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the prison fplimrr.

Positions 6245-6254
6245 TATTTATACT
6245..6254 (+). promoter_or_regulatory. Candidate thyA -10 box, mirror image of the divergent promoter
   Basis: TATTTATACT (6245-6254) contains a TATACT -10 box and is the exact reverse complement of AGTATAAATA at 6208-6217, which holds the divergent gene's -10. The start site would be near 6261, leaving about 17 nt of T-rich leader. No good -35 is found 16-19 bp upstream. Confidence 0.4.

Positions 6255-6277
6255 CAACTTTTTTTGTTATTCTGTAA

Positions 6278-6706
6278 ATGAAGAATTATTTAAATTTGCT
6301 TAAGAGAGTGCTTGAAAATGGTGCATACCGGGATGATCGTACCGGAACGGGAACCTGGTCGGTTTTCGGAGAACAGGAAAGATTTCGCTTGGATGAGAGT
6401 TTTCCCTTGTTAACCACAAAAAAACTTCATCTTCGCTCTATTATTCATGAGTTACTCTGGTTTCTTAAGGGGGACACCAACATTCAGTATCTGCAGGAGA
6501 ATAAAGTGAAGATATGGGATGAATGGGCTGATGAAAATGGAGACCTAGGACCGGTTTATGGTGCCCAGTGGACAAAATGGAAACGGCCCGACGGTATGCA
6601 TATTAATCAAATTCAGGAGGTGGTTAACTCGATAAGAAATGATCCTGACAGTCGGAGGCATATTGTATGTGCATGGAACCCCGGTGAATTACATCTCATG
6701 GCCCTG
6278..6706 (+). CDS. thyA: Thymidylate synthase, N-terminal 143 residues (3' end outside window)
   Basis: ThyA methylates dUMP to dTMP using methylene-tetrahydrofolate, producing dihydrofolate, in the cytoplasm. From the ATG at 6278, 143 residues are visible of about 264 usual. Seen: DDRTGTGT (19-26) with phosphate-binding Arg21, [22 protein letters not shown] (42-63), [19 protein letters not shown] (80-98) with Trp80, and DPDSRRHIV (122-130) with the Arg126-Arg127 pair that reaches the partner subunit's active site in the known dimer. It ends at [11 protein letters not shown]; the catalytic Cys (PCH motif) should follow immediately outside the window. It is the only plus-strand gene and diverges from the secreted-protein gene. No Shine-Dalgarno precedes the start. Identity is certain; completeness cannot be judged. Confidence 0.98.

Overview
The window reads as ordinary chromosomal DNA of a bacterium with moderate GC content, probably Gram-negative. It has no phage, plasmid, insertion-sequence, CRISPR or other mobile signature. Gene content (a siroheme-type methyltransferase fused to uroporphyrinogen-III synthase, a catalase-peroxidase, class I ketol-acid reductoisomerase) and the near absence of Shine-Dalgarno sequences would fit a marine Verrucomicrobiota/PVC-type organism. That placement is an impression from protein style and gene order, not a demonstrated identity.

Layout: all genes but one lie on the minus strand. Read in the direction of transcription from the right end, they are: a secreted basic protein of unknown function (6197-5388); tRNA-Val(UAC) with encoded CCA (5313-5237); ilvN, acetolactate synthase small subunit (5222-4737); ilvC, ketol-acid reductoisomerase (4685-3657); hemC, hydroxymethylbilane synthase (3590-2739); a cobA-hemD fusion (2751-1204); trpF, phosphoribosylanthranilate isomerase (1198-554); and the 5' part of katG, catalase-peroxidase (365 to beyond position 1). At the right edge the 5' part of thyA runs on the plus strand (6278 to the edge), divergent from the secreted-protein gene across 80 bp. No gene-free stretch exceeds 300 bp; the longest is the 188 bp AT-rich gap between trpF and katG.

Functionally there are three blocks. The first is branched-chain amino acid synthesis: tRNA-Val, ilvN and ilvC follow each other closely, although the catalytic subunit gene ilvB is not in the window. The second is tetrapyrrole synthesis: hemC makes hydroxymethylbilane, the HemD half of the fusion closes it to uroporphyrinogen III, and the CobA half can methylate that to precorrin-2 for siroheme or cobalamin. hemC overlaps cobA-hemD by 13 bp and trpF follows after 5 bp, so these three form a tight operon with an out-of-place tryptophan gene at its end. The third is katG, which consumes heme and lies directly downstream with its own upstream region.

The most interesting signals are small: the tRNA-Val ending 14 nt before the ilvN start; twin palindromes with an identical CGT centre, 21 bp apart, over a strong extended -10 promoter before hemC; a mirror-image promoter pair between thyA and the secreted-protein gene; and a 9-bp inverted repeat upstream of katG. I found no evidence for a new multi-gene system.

THURSDAY, Dec. 13. 1888. PRISON OFFICIALS. INSPECTORS. A. K. POE Stillwater. JOHN F. NORRISH Hastings. EDWIN DUNN Eyota. RESIDENT OFFICIALS. H. G. STORDOCK Warden. J. A. WESTBfY Deputy Warden. JOHN COVER... Ass’t Deputy Warden. TRANK BERRY Clerk. H. E. BENNER Steward. W. H. PRATT Physician. T. H. HALL Hospital Steward. W. H. H. TAYLOR Storekeeper. J. H. ALBERT Protestant Chaplain. M. E. MURPHY Catholic Chaplain. MRS. JOSEPJI CAYOU Matron. GUARDS’ REGISTER. V. COVER Usher. M. 3. JOHNSON Hall Guard. M. 0. COLUGAN Day (’ell Room Guard. A. H. CHASE Day Cell Room Guard. A. C. PARSONS Night Cell Room Guard. W. W. HALL ..Night Cell Room Guard. A. W. ROWE Night Cell Room Guard. JOHN DEGAN Night Cell Room Guard. FRANK BURGLUND Gate Guard. HANS ERICKSON ...Gate Guard. JOHN NUNAN Guard Shop A. ROYAL C. ORFF Guard Shoj) B. F. M. BORDWELL Guard Shop C. ANDREW MEEHAN Guard Shop I). BEN, CAYOU Guard Shop F. HENRY J. JENKINS Guard Shop G. E. G. CROSS Guard Shop H. FRANK CARD Guard Shop I. T. W. ALEXANDER Guard Shop J. HENING LONGRKN Guard Shop L. R. G. RHOADES Guard Shop M. PATRICK FLANNERY. Shop Guard. SAMUEL BLOOMER Wall Guard. GBEENLEAF DORR Wall Guard. CHARLES. P. AUSTIN Wall Guard. P. J. MURPHY Wall Guard. JOHN S. MAY Wall Guard. GODFHIED RIS Wall Guard. i_. B. GOLDSMITH Night Guard. NHLS D. CARLSON Night Guard. O. B. JOHNSON Yard Guard. SANFORD COX Relief Guard. LOCAL PICKINGS. —The busy hum of the shops is again heard in ihe land of the St. Croix. —Chapel services we:e conducted on Sabbath scorning by “The Evangelical Band" of Minneap oli s. Mr. Colligan, cell-room guard, was sick and oil duty a few days last week but is again at his post. —Prisorers are arriving almost daily from the rural districts, and our population is on the in crease. —The beautiful weather continues and verifies the words of the old song. “December’s as pleas ant as May.” —The P. M. has a letter for Toney Morgan from Ft. shaw, M. T. Any one making c'aiai for same can have it by furnishing satisfactory proof ot his alias. —Our Chaplain spent several days of last week hunting in “the big woods.” He returned on Saturday refreshed and apparently rewarded. No game —in sight. —We aim to give satisfaction in prices and in Quality ot goods, in all departments of our busi ness and can. with pride, refer all strangers to out cuHomers since 1856. We desire, through the columns of THE MIRROR to call the public's atten tion to our stock, at all times new, modern, and by far the largest in the St. Croix Valley, of drugs, Samily medicines, umbermen’s drug supplies, paints, varnishes, brushes, and beautiful parlor and hanging lamps. Crandall A Barclay. Cbas. Colgran, who superintended the build ing of nearly all the stone buildings within the yard and has seen and superintended the work of convicts to as great an extent as any man in the state, says that he can accomplish more, and get better satisfaction with convict than with free la bOT, conditions being equal as to knowledge of the labor to be performed, etc. This would not in dicate that the convict was a worthless beings, and necessarily a dead weight upon the finances of the state. —Dr. Hall has had the grave of J. B. K. photo graphed at the request of relat.ves of the de ceased, living in Scotland. The photograph gives an extensive view of the cemetery and is a well executed piece of art. The monument is a gran ite base with a marble cross surmounting it. The base of the monument bears an inscription giving name, date of birth and death and the words,"All my night has passed away.” Our readers will re member the death of this young man in August last, and its notice in our columns. —The sash, door and blind department of the Thresher Co. has undergone a very material change. As has teen before noted, the works • were removed from the prison shops September Ist in accordance with the legislative enactment abolishing the contracting of convict labor. New shops were built and the plant was moved into them, new machinery being added. Recently the Stillwater Manufacturing Co. was organized, and it is by this name that the sash, door and blind factory is hereafter to be known.—Lumberman. —On Monday, Wm. Burns, working on the re taining wall was struck by falling earth and thrown from a Ladder to the ground, falling about lifteen feet. He sustained a serious dislocation of the ankle and injury to the muscles of thel>ack, but it is thought that the spine is in nowise affected. He saved himself to some extent by springing from the ladder when he was struck, thus avoiding the lull force of the blow. Almost every week some sue ia injured, and it would be policy to exercise more care. At such labor, entire avoidance of ac cidents is impossible, but proper care would make these serious injuries less frequent. Tlie Life ol' An Eiitfllgh Convict. I wish through the columns of The Mir ror to relate to the inmates the unmerciful treatment shown convicts in ah English prison. A great many have asked me to do so. as they would like to know all about it. The prisoner stands at the bar, wonder ing what the verdict will be. The attorney asks the jury, •’Gentlemen, do you find the 1 prisoner guilty or not guilty?” “Guilty.” The prisoner receives his sentence and is then taken below, to his cell, and as soon as the court adjourns the chief warder and iiis assistant comes to the cell to put the “cuffs” on. lie is then taken to the “Black Van,” and in it, driven to the prison. The van consists of thirty small apartments 3x3 and 6 feet high. The prisoner is in total darkness while in the van. Taken from this conveyance, his eyes meet a gloomy prison. The irons are taken off and he is then taken to the reception cell. Here lie remains until the next morning, when an officer comes to change his clothes and take a minute description of him. Next, the doctor examines him, passes him for a laborer, after which he is taken to the cell room and assigned a cell. The cell is 18x9; the furnishings consist of a plank-bed. table, a cupboard, and the prison rules in a frame. He is provided witli a wooden spoon, a tin knife, salt, a water and a waste pail. For the first month he is required to sleep upon a plank bed, the second month he passes ten nights in this manner; and the third, five nights. There are four stages for the convict to pass through; lie is required to earn ‘224 marks in each. In that case his lot is a trifle better. He is not allowed a library book until lie lias served two months. It he should happen to be caught with a piece of tobacco he would be reported, and get no less than three days in the “hole.” He is allowed to write and receive one letter in three months, and the same with visitors. Should a visitor call to see him, he is taken to a large room consisting of three apart ments divided by iron bars. The convict remains in one of these, while the guard occupies the second, and the visitor the third. The latter is forbidden to tell you anything of what lias happened on the out side. There are no holidays. Christmas and other holidays are spent like all other days. He is compelled to attend the chapel ser vices every morning and twice on a Sun day. He bathes every other week; has hair cut and he is shaved once a month. He is allowed the open air one hour every day. The work, which is done in the cells, con sists of picking tar rope. If he does not pick his three pounds a day, he is put on bread and water. After the first three months, he is changed to making mats. No matter what the sentence, the con vict. on his discharge, receives no more than 82.50. The clothes consist of short knee pants, long blue stockings, a smock, and a tile cap The underwear is good and clean, and clean sheets are provided once a week. He goes to bed at eight, rises at six and cleans his cell before breakfast. The officers call to inspect it. and if found not clean—no break fast until it has been cleaned. The in spector calls at every convict’s cell once a month to ask the convict if iie has any com plaints to make. There are four classes of.diet. The first is thus: Breakfast, daily, eight ounces of bread: dinner, daily, one and one-half pints’ Indian meal mush; supper, daily, eight ounces of bread. The second and third grades are very little better. Before the convict can get fourth grade diet, he must serve at least four months. It consists of: Breakfast, dailv. eight ounces of bread and one pint of skilly, the same for supper: dinner. Mondays, bread, beans and pork; Wednesdays and Sundays, suet pudding, bread and potatoes; Tuesdays. Thursdays and Saturdays, soup, bread and potatoes; and Fridays, canned beef and potatoes. He never gets a drop of tea or coffee, and never gets a taste of fresh meat. All the food is weighed out. The way they feed a man is outrageous. They will flog and cut the flesh out of his body, if the convict gives any trouble. The convicts look like so many ghosts. Life members seldom get out. They stand some chance, after serving half a century. 1 would tell you more, readers, but I hate to bring it ail back to my mind. I would rather be a dog. than a Cbnvict in an English prison. This prison is an hotel compared with an English prison. P. 11. In Bad Shape. Visitor (to sick woman): “How are you feeling this morning, Mrs. O’Toolihan?” Mrs. O’Too’lihan: “Och, leddy, it is that bad I am wid a complication av troubles — rheumatism, lumbago, and all; and it was only this mornin’ that the doctor—hivin rest his sowl! —said there was decoided symptims av convalescence.”—Ex. The Philanthropist’s Methods. Philanthropist, at cell door: “How do you do, Mr. Spikyhair?” Spikyhair: “Very well, thank you. How do you do?” “You seem to be very comfortable in there.” “Oh, yes. It might be worse.” “Yes. I suppose you are well treated?” “Oh, yes.” “You have plenty to read?” “Oh, yes.” “And plenty to eat, I suppose?” “Oil, yes. Such as it is.” “You have a Bible, 1 see.” “Y~es.” “It’s a good book to have.” “Oil, yes.” “Your warden is a fine man.” “Yes. lie is a mighty fine man.” “How long have you been here?” “About five years.” “That’s a long time.” ‘ * Y es. ” “How much longer have you?” “Life.” “Oh:” “Yes:” “You have hope?” “Oil. yes.” “You have friends?” “No.” “That is bad.” “Y-e-s; but it might be worse.” “Y-e s. that’s so. Well, good bve.” “Good bye.” Mr. Spikyhair relights his pipe, and feels bad for a long time: wonders what the philanthropist learned from the interview and whether he bases liis theories upon like interviews; whether the prison would ever be different from what it now is so long as the public was dependent upon like personages for enlightenment. A Problem for tlie Legislature. The memoers-elect aie, doubtless, think ing a good deal more about the United States senatorship than about new legisla tion or the amendment of old in conformity with the needs ot Minnesota. But there is one subject upon which something must be done; and concerning which, as far as we are advised, nobody is well prepared to of fer even a suggestion. This is the employ ment of the prisoners now confined in the state penitentiary. We are not in favor, nobody in the state is in favor, of permit ting competition between convict and hon est labor to the detriment of the latter. But it does not follow that the contract system, in accordance with which our prison in dustries had been organized and built up through a long series ot years, should have been abolished at a blow, without even a hint of what should take its pljice. The present status of the prisoners is a cruelty to them and an injury to the state. Labor, of some kind, is one of the natural acces sories of penal confinement. It is indis pensable to the health of the prisoners and the maintenance of prison discipline. It is even more indispensable in regard to the future relation between the convict and so ciety. Wherever a sentence of confine ment is for a term of years, the natural ex pectation is that the convict will, at the ex piration of that time, become once more a member of society on equal teims. It is surely of the utmost importance whether he comes out prepared to become once more a law-breaker, or to take bis place as a citizen obedient to the laws. The latter result is utterly hopeless unless lie lias had the dis cipline of labor. It would be more humane, both to the offender and to the state, to make every sentence for life than to unloose upon the public men whose criminal instincts have been sharpened and intensified by restraint in that idleness which is the accessory of crime. If prisoners are to be employed upon state account, then there must be a heavy appropriation for a manufacturing plant, prefaced by a selection of the line of work in which they may be engaged with out violating the law of the state. The whole business is now in utter disorder. The contract system is gone; the appropria tion of 825.000 is not enough to make even a beginning of a new system; and the pris oners are waiting and deteriorating, physic ally and morally, until the legislature solves the problem that its action created. The suggestion of a remedy is, primarily, the duty of those at whose instance and request the contract system was abolished. But. whether they break the silence which they have maintained or not, something must be done. This legislature must not adjourn for two years more and leave the state con victs without occupation. The practical remedy for the state of things now existing should be made a top c of earnest thought and careful study by every man who is elected to the legislature that will assemble in January.—Pioneer Press. Reform of any depth will never be urged prudently and cautiously; for if their advo cates were prudent they would not be re formers at all.—Horace Greeley. Tlie Chronic Complainer. There aie a great many people in this world who are looking always on the dark side of life. They live in tlie continual anticipation and expectat on of something evil to come. They are unhappy looking for it, and they are unhappy if it does not come as they expected. It is impossible to omit them. If to-day is a lovely day, they don’t enjoy it, because they expect it will storm to-morrow. They could not be com fortable if they were not making themselves, and everybody around them, unhappy. It is their trade. They tail to see the bright ness in tlie sunshine or smell tiie perfume of the flower, because the sun is liable to be clouded and tlie flower will die. They are the people who are always reading grave-yard poetry—about tlie “falling leaf,” and the “church yard mold.” or the “last of earth.” They sigh when they hear young people laugh, and groan in bitterness of spirit over youthful levity, and wonder how a race of “dying, judgment-bound crea tures.” can dare to spend their time in such idle frivolity; but if you ever should get into a horse trade with one of these self righteous. always-unhappy souls, then you had better keep your eyes open. The people who are always in tiie dumps, are the ones you want to steer clear of all the way along. Their leprosy of unhappiness is contagious; their atmosphere is depressing, there is malaria in it. Let them groan it out to their hearts’ content. It is no use for you to try and brighten them up; they will not be brightened. They would not be happy in heaven. They would find fault with something, and think their angelic w.ngs were not quite so well proportioned as the wings of some other angel. There are certainly many sad things in life. We all know it. just as we know that the earth which smiles with flowers, is full of dead men’s bones: but there is no need of rattling those bones continually before the community. It is no benefit to anybody, and it does not. certainly, benefit the bones aforesaid. A cheerful spirit is a blessing; it is a perfect bonanza in a neighborhood; it is worth more than all the antibilious pills in the world, and if it could be bought with money, there would be none of it left in tiie market twenty-four hours after it was ad vertised. O. B. J. An Incident in tlie Life of the Late Judge McAllister. The most dramatic incident in the history of McAllister as a judge, going to show at the same time his utter independence, was when Price, an express messenger, pleaded guilty to embez zlement to the amount of SI,OOO and was dis charged. The incident is graphically described by ex- State’s Attorney Luther Laflin Mills. Price was a young fellow of good family, and had a pretty wife and child. He was messenger on a line between Chicago and Pittsburg. During one of his runs his car was boarded by robbers and a desperate conflict ensued. Price killed two of the robbers and wounded the third. He saved SIO,OOO wh.ch was in his custody. The company made him a present of SI,OOO and a series of com plimentary resolutions. The papers made a hero of hm. It turned his head. He got to drinking, and that led to lewdness and neglect of family and home. When his money was gone he went back to work disheartened and dissatislied. He had tasted of the wine and wanted more. He em bezzled SI,OOO from his company. He was arrested, indicted and called upon to plead. The morning on which he appeared there were 2,000 people in the court room for the purpose of hearing a cele brated murder trial that was Ij begin that day. Price was called up first and plead guilty. Judge McAllister asked him if he knew what that meant, and he said he did. The judge then told him that he had looked into the case and thoroughly under stood it. He said: Price, you are a human. You have done an act of hero sm and it has turned your head. You are not a criminal, although you l.ave committed a criminal act. You have a wife and child. I know their condit.on. It would do you no good to send you to the penitentiary. Your family would suf fer and you would come back ru ned. For men like you there is no reform in prison. While you were in jail your wife went to anoth er city to plead with the president of the express company for you". She lorgave you and wanted him to do likewise. He kept her in an anteroom tour days and then sent word to her that he had nothing to communicate. When the mother of the Stantons walked to Balmoral castle with her children to intercede with the queen for her members of the family who were convicted of murder, she was stopped at the gate by the guard. She persisted and he finally sent her name to the queen, who sent back word to admit her. But the president of a soulless corporation keeps a pleading and good woman waiting in his office for four days and then turns her away. ‘-Pr.ee, you are discharged, Mr. Clerk, make the entry.” There was a murmer of applause, which was quickly checked, but.the court of humanity had rendered an opinion.—Ch cage Times. Parts unknown—«n a bald head. —Texas Siftings.